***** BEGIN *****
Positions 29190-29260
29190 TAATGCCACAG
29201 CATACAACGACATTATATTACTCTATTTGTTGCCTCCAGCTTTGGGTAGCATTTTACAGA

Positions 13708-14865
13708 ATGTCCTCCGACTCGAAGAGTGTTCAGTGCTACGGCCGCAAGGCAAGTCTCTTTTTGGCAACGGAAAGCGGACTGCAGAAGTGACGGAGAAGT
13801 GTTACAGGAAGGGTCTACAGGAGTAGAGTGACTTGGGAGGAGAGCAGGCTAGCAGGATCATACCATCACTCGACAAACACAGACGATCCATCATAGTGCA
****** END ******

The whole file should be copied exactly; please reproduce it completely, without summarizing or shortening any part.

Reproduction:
Positions 29190-29260
29190 TAATGCCACAG
29201 CATACAACGACATTATATTACTCTATTTGTTGCCTCCAGCTTTGGGTAGCATTTTACAGA

Positions 13708-14865
13708 ATGTCCTCCGACTCGAAGAGTGTTCAGTGCTACGGCCGCAAGGCAAGTCTCTTTTTGGCAACGGAAAGCGGACTGCAGAAGTGACGGAGAAGT
13801 GTTACAGGAAGGGTCTACAGGAGTAGAGTGACTTGGGAGGAGAGCAGGCTAGCAGGATCATACCATCACTCGACAAACACAGACGATCCATCATAGTGCA